New Zealand corporates can pledge their commitment to gender equality and align their brands with female empowerment all they like, but it means nothing if they don’t walk the walk.
A recent Saturday afternoon was grotty so plonking myself in front of the fire with a pile of glossy magazines seemed sensible. An afternoon flicking through other people’s impeccably tidy houses and ogling at exotic recipes I will never make.
But what I was not prepared for was just how many times I was told about the little pot of cream I obviously so desperately needed to buy. Such purchases promised to make my life fulfilling and ensure I reached my potential as a strong, independent woman.
‘Femvertising’, in my case trying to sell me female empowerment in cosmetic form, has grown in popularity over the last decade. Global advertising awards now even have award categories for it.
The reason is because it works.
Women, particularly millennial women, will be attracted to and more likely to purchase products with female empowerment messages. We like products that tell us we can be successful.
But we are also not stupid.
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While corporate hypocrisy may have always been with us, the increasing use of value-based marketing means opportunities for gaps between what corporates do and their glossy ads has grown.
Green-washing is a live issue with Converse’s air-cleaning murals being questioned last week. While the paint they used may suck up pollutants as the company claims, the environmental impact of making the paint may well out-strip its benefits.
This got me thinking about whether ‘gender-washing’ is a thing as well.
There seem to be a myriad of ways New Zealand corporates can pledge their commitment to gender equality like gender ticks, signing up to gender principles and joining the Champions of Change.
While these aren’t ‘femvertising’ per se, signing on aligns their brands with female empowerment.
I didn’t have to look very hard to find those who have made public pledges and little progress towards gender equality in their organisations (or worse, gone backwards) since signing up.
Take the Champions for Change. They are a group of 55 leading CEOs and chairs each “with a personal mission to accelerate inclusive and diverse leadership in our workplaces”.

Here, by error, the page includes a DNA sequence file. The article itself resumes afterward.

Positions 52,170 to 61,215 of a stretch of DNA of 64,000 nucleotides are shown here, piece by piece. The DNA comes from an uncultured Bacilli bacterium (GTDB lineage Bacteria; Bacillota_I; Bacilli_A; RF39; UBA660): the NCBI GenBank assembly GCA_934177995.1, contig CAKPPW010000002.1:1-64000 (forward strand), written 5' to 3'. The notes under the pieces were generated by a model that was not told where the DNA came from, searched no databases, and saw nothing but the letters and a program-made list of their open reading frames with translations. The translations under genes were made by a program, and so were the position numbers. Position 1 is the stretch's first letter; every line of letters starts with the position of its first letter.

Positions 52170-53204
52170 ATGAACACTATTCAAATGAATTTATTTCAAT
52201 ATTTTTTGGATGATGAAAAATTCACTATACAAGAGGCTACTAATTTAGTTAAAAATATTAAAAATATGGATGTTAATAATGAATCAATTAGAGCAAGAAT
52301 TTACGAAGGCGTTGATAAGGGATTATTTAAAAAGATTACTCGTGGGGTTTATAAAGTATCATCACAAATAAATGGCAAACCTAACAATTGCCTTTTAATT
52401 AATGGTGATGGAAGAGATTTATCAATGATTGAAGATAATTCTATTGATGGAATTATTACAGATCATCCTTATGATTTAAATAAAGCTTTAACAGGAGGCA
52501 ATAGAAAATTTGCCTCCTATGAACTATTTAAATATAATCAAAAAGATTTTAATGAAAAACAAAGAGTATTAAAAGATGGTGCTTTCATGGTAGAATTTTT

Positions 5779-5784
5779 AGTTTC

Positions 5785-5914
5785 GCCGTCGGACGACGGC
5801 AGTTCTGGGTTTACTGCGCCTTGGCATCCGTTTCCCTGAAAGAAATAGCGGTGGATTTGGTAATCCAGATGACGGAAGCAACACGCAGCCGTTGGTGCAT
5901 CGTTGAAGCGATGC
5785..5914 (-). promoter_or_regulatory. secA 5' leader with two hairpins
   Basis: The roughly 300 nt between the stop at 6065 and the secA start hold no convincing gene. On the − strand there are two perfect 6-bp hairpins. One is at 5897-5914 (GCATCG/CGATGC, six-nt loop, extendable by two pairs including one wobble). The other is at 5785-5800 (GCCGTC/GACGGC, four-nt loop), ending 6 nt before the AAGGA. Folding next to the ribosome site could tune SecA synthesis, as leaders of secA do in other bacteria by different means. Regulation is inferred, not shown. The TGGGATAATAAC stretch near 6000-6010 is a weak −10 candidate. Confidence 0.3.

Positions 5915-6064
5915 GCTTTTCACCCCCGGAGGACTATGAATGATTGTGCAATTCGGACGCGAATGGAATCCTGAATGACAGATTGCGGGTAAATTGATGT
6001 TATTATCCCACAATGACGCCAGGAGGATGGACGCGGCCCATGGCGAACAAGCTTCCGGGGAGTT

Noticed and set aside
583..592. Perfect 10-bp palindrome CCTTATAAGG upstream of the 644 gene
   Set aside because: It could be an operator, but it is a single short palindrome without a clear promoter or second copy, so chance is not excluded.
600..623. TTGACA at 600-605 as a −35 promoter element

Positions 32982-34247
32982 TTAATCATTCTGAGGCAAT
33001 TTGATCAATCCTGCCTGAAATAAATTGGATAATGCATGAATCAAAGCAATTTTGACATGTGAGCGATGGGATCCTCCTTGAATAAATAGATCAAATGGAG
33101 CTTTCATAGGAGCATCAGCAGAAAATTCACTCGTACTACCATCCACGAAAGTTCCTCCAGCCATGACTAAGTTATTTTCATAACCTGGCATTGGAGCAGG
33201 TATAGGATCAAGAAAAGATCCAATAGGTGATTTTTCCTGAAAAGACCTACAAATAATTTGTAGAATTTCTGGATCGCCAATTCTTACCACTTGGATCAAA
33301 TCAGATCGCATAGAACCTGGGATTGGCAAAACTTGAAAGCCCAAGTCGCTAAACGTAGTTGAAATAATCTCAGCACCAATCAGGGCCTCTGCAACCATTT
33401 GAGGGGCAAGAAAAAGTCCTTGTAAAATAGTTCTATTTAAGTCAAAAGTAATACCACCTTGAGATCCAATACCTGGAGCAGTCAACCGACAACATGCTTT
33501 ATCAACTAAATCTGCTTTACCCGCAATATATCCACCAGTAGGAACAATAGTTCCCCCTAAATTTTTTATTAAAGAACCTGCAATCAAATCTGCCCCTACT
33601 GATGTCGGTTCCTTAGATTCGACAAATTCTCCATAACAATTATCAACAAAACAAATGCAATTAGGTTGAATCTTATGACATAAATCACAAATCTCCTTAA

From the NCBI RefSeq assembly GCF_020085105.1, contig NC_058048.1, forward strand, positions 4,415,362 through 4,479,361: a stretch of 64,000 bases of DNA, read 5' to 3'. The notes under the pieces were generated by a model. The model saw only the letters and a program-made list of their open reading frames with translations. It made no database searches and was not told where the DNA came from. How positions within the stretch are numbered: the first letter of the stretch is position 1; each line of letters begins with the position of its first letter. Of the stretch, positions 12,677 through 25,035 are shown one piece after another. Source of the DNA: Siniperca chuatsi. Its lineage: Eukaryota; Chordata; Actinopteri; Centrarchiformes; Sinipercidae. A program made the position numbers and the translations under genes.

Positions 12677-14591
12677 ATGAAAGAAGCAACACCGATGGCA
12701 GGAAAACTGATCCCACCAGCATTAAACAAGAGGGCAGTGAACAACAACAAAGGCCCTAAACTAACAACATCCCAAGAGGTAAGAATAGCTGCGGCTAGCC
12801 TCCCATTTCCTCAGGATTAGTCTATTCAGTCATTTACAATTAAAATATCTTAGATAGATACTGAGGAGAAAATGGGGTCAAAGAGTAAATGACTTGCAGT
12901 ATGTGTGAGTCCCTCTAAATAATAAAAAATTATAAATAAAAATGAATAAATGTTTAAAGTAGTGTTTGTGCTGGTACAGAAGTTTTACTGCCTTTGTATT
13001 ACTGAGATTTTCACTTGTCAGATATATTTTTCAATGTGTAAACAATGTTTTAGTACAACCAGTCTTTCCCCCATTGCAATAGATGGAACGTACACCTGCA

That a group of corporate leaders are working together to champion gender equality is to be celebrated.
Their 2018-2020 progress reports show that after an initial flush of appointments of women to their boards and senior management teams, progress across the group is steady.
But digging into the detail, not all are making progress.
Bell Gully, KPMG and Fonterra reported less than 20 percent women on their boards and no progress. ASB and Genesis Energy even reported sliding backwards towards 20 percent women in senior leadership roles.
I could go on. But you get the picture. No gold medal for these so-called Champions.
Reporting on ethnic representation also shows how few Māori and Pasifika leaders hold board and senior leadership positions in these corporates.
Perhaps these figures can be easily explained through low turnover or something else.
But what if that something else is corporates signing up as Champions, taking pledges, and getting ticks just for the brand benefits.
What if they are all talk and no trouser?
Well just like those expensive pots of silky white creams that are unlikely to deliver the empowered, self-actualising lifestyle they promise, as customers, investors, shareholders, regulators, and potential employees, we should call out any BS we find.
And I think I will stick to reading novels on rainy weekends.